This realm of England is an Empire …governed by one Supreme Head and King.’ So proclaimed Thomas Cromwell in his most critical piece of legislation, the Act in Restraint of Appeals in 1533. By calling England an empire, he designated it a sovereign state, with a king who owed no submission to any other human ruler and who was invested with plenary power to give his people justice in all causes. Interestingly, the Act’s critics in Parliament were not so much concerned by its doctrinal corollaries, as by the fear that the Pope might retaliate by organising a European trade embargo against England. The Pope, of course, laid claim to the ultimate divine right. He was, after all, the Vice-Christ, appointed to establish one unified empire under one emperor, belonging to one Church under one God.
England finally rid itself of papal interference in the Bill of Rights of 1689, which declared that ‘no foreign prince, person, prelate, state or potentate hath or ought to have any jurisdiction, power, superiority, pre-eminence or authority, ecclesiastical or spiritual, within this realm.’ It may have taken 440 years from Cromwell’s foundational declaration, but entry in 1973 to the ‘European Economic Community’ brought England back into the Catholic fold, and exactly 460 years after the English monarch was declared sovereign, the present Queen was reduced to vassal status under the terms of the Maastricht Treaty, which rendered her a European citizen and thereby subject to ‘foreign princes and potentates’.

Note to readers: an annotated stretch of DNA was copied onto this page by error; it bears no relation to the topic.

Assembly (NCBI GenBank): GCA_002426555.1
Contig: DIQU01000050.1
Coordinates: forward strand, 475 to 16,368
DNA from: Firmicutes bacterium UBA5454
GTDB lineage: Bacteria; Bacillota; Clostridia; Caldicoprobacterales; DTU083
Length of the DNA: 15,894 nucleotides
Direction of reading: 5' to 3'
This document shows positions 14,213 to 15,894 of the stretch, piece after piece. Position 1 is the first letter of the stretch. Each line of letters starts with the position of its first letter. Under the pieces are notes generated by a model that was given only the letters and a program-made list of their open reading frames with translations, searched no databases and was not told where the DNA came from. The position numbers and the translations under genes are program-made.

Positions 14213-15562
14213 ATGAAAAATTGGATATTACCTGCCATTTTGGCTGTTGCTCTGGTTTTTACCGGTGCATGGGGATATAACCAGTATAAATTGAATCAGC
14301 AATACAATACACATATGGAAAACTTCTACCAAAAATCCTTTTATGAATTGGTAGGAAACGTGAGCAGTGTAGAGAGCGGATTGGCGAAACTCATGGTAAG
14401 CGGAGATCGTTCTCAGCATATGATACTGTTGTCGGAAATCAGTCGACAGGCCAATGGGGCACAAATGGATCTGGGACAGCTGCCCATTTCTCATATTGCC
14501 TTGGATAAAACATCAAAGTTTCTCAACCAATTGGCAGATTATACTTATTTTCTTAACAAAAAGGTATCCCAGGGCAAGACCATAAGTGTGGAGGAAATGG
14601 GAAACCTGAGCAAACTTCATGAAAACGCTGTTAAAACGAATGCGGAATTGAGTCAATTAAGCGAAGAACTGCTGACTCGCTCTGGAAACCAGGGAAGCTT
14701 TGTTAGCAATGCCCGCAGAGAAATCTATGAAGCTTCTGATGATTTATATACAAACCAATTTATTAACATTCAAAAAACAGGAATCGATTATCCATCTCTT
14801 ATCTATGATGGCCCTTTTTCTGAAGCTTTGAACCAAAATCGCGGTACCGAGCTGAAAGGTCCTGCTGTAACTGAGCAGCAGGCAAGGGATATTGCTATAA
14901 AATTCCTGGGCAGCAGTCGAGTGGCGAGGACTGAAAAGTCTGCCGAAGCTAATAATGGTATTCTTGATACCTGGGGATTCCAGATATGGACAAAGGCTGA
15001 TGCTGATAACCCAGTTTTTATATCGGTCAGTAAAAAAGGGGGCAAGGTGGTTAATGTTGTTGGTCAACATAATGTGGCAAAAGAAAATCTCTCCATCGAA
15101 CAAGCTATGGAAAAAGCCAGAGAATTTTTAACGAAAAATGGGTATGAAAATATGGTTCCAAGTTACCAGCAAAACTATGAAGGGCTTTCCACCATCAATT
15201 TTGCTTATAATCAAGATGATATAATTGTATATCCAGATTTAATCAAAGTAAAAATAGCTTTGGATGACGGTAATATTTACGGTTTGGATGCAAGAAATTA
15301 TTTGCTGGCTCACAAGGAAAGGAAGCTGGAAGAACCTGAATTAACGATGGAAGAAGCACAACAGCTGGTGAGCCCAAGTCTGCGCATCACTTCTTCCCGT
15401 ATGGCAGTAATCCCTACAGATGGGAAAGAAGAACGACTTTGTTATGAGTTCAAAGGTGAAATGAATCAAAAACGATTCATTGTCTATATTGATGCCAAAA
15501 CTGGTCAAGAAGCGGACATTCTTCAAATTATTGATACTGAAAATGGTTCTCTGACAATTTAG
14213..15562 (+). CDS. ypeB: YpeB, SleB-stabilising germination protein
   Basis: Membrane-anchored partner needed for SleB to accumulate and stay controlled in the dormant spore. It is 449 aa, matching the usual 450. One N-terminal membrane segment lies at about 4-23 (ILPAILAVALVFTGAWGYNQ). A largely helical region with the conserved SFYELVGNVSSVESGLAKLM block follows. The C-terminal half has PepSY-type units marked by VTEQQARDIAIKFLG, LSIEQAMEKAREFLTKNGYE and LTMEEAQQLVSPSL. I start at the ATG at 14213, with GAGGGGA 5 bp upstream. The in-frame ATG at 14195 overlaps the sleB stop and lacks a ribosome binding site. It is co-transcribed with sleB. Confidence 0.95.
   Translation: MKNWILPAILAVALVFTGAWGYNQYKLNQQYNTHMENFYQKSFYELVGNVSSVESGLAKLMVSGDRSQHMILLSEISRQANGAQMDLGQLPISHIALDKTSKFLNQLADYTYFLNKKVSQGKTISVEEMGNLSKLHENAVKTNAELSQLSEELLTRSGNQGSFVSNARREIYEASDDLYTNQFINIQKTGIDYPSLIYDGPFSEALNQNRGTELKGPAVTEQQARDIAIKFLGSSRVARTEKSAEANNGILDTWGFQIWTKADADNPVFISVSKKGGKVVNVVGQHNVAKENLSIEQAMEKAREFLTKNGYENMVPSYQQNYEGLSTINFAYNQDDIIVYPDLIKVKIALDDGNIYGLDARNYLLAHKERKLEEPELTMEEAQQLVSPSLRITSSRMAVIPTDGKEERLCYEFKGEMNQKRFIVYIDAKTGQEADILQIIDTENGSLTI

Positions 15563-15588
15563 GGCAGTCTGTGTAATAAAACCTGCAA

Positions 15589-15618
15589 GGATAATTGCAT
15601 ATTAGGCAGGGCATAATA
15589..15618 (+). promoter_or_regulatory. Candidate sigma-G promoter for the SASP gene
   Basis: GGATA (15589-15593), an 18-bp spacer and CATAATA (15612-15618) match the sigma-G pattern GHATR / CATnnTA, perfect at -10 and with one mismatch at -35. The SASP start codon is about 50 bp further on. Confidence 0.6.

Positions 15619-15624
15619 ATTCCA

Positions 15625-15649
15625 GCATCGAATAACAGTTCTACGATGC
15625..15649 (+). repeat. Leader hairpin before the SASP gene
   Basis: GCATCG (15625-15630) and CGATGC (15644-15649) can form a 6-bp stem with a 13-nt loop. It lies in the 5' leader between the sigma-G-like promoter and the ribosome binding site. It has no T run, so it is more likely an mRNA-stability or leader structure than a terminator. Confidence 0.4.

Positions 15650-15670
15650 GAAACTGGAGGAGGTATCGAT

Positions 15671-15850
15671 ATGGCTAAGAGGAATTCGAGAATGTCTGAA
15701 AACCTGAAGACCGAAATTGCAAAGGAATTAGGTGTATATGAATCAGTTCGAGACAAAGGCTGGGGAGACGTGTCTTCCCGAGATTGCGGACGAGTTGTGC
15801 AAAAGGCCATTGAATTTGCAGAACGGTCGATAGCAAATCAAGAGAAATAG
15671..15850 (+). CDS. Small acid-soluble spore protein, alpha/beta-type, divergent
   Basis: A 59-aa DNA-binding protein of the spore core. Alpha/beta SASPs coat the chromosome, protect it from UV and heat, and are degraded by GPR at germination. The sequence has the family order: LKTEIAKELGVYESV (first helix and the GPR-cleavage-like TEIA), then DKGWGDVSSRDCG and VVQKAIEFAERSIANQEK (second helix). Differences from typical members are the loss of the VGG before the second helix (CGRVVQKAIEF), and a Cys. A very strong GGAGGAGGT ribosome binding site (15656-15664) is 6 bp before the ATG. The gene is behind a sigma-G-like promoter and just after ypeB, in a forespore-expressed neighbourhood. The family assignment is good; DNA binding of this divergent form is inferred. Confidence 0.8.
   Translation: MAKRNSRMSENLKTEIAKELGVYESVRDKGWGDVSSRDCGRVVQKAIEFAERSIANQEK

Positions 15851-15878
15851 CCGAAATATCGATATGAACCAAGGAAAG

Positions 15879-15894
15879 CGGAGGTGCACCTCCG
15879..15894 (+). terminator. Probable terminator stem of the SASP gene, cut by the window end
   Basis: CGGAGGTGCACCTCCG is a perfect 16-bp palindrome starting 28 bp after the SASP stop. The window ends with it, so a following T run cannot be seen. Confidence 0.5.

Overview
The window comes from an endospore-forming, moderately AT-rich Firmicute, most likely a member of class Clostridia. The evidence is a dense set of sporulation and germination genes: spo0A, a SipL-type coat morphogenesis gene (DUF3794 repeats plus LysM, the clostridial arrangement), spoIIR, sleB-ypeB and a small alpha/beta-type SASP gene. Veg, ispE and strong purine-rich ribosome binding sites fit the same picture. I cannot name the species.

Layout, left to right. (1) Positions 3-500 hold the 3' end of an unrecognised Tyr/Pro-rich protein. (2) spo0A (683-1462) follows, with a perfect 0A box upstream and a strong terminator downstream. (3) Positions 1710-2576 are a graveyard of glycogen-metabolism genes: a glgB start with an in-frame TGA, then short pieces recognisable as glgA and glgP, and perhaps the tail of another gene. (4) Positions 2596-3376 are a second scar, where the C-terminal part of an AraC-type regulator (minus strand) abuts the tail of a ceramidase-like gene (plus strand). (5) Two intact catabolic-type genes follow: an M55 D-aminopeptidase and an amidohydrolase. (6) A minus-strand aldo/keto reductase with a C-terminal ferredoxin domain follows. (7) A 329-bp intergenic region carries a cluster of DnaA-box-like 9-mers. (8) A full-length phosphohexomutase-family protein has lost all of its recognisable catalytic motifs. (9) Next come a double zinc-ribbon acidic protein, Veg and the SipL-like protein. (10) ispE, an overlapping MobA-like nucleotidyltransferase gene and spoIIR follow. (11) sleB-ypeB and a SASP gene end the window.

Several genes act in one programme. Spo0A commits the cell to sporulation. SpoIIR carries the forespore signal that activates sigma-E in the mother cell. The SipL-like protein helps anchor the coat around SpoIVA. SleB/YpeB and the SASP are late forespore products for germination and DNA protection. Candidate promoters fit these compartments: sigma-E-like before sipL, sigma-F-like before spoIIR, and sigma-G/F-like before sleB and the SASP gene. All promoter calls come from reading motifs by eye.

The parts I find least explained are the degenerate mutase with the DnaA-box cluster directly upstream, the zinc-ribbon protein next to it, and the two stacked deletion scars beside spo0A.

The issue of European religious union is one that has been concealed even deeper than the plans for political union, but the ratchet towards a Catholic Europe is just as real. The Pope’s recent demand that ‘God’ be featured in the emerging European constitution has been echoed by many leading Catholic politicians and bishops. While on the surface such a reference may offend only Europe’s atheist and humanist contingent, it must be observed that when the Vatican refers to God, she sees herself as God’s infallible vice-regent upon earth, the leading organ of divine expression; indeed, according to its publication Dominus Iesus (5 September 2000), as the only mediator in the salvation of God’s elect, insisting that all other Churches, including the Church of England, ‘are not Churches in the proper sense’.